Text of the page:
Japanese film-like sensor shows when fresh fish is spoiling
A research team at Yamagata University has developed a freshness sensor in the form of a plastic film that can detect when fish and meats have begun to spoil.
The sensor works by detecting histamine, which accumulates when bacteria begin decomposing amino acids and can cause symptoms of food poisoning even in small amounts.
Devices already are available for histamine detection in foods, but the contraptions are large and cumbersome to operate.
In contrast, the new sensor works simply by placing the sensor film over the fish or other food and taking measurements. The goal is to have a commercially viable prototype ready in three years, and also to devise a sensor film that can monitor the ripeness of fruits.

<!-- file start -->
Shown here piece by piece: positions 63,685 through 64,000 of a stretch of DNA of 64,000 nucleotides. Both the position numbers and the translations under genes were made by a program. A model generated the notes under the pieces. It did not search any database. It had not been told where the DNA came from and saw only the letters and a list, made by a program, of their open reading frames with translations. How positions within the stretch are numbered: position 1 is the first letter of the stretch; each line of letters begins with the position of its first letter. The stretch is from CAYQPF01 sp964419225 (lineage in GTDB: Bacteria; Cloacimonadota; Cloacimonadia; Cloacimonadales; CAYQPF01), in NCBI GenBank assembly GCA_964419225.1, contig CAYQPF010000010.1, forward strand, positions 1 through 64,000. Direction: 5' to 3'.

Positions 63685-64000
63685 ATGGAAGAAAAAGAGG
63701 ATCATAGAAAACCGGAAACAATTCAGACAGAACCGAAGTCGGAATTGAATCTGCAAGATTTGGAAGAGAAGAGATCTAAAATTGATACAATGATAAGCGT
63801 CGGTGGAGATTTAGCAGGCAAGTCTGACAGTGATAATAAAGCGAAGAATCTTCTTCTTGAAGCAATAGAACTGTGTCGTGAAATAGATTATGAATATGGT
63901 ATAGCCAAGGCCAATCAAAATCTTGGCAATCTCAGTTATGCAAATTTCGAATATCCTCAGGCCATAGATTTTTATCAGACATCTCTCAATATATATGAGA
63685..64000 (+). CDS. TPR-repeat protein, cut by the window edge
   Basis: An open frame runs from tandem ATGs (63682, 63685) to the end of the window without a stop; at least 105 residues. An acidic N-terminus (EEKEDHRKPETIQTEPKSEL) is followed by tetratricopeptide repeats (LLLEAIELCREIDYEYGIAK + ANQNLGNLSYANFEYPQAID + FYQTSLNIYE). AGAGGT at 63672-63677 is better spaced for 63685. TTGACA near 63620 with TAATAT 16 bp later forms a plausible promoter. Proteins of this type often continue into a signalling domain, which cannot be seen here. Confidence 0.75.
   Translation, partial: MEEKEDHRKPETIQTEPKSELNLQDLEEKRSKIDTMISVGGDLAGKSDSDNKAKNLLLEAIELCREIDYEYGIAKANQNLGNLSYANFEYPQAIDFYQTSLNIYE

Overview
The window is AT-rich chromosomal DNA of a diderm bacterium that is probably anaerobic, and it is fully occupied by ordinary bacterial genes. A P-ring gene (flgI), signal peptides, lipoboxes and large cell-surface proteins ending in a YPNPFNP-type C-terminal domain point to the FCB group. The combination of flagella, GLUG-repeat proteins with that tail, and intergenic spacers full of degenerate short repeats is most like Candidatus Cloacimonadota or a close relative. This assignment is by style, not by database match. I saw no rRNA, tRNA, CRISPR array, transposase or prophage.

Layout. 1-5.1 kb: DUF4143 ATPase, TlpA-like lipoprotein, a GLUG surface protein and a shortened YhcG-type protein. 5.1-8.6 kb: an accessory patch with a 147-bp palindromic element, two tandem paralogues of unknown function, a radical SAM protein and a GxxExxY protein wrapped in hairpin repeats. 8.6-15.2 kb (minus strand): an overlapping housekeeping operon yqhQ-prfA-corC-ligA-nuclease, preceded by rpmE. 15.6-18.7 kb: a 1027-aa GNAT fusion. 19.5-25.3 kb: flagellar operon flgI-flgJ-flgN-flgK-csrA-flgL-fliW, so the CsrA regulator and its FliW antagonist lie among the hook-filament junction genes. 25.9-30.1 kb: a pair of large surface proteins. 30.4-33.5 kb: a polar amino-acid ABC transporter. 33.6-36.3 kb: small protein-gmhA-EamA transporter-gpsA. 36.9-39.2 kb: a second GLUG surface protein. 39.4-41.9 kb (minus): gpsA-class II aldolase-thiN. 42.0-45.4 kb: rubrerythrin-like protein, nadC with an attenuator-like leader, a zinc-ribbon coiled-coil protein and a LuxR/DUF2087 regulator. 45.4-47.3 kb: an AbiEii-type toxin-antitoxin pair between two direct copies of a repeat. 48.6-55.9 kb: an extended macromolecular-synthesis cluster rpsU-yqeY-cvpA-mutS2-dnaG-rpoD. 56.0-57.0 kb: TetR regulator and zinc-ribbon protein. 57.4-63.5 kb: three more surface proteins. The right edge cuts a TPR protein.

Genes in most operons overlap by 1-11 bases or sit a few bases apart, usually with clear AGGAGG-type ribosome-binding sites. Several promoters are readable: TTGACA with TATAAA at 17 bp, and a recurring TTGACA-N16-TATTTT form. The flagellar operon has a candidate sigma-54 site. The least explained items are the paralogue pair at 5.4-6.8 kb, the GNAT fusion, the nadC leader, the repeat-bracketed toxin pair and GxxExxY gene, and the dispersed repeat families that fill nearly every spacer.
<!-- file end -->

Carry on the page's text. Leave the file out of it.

To make the sensor, professor Shizuo Tokito and colleagues in the Research Center for Organic Electronics printed an electrically conductive material on a plastic film to fashion electrodes and circuitry.
Tokito’s team is currently developing the freshness sensor for spot testing in stores. But if a version thin enough to be used as a food wrap were developed, then the freshness of foods could be constantly monitored. This would sooth consumer concerns over safety while helping stores cut down on wasteful discarding of foods still safe to eat.
The researchers also plan to integrate wireless circuitry into the sensor film so food freshness can be monitored with devices like smartphones.